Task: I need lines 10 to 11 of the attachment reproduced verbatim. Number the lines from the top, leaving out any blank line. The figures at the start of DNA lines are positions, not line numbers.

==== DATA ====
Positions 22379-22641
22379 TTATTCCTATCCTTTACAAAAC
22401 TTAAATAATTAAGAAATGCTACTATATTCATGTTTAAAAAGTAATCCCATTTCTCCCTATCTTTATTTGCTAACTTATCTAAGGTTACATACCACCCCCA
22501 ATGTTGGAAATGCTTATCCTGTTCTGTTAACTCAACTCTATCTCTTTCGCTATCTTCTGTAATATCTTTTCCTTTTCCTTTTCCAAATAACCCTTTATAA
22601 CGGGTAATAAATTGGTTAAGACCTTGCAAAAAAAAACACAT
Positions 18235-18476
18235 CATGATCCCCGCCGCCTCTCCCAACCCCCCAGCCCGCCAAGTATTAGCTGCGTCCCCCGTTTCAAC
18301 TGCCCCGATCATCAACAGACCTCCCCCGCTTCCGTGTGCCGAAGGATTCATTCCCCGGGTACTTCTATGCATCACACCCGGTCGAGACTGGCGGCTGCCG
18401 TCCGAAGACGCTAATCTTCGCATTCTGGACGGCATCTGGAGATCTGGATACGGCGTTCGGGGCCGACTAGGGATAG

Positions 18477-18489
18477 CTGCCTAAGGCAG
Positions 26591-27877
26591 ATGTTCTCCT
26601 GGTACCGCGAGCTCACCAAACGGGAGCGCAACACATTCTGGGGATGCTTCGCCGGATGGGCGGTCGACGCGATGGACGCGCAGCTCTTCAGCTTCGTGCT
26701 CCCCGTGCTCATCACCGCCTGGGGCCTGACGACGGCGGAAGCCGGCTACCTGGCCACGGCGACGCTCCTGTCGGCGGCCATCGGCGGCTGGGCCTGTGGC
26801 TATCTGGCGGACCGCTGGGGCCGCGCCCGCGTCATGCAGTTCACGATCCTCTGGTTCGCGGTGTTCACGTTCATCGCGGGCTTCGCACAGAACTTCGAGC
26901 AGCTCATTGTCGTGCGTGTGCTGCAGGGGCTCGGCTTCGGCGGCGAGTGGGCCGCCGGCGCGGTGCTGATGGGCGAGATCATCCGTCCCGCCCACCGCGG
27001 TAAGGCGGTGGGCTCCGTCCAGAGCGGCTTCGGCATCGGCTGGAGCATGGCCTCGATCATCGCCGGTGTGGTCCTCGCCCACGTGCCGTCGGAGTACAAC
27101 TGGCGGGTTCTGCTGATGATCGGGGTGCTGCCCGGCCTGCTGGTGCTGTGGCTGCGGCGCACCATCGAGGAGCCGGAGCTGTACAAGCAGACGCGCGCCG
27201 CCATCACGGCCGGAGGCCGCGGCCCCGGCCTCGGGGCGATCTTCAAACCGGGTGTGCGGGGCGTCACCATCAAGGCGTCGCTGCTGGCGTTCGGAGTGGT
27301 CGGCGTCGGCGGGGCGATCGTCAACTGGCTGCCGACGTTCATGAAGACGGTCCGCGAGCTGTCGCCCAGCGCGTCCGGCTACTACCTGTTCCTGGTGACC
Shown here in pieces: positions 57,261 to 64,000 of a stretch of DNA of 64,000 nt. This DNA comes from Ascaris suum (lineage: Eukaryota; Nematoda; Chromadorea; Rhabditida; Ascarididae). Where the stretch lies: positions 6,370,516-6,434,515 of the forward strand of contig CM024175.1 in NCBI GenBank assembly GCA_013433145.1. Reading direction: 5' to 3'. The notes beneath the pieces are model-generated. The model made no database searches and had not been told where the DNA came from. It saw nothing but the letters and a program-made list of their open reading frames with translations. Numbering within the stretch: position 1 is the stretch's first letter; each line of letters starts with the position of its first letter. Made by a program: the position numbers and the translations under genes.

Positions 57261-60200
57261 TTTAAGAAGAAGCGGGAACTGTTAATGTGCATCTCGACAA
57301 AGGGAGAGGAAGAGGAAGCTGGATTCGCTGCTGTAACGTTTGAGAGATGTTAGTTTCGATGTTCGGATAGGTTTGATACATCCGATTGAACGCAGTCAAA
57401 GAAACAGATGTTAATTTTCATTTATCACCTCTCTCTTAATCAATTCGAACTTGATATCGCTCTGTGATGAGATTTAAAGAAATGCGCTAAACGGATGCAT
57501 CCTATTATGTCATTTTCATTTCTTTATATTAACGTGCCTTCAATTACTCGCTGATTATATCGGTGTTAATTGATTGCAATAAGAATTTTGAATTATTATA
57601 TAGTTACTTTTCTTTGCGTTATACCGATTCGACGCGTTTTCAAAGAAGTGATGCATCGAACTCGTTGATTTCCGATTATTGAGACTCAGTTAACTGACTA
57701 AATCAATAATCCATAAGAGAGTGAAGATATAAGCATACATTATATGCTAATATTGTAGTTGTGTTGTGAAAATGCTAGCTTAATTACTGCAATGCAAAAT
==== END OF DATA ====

Positions 18477-18489
18477 CTGCCTAAGGCAG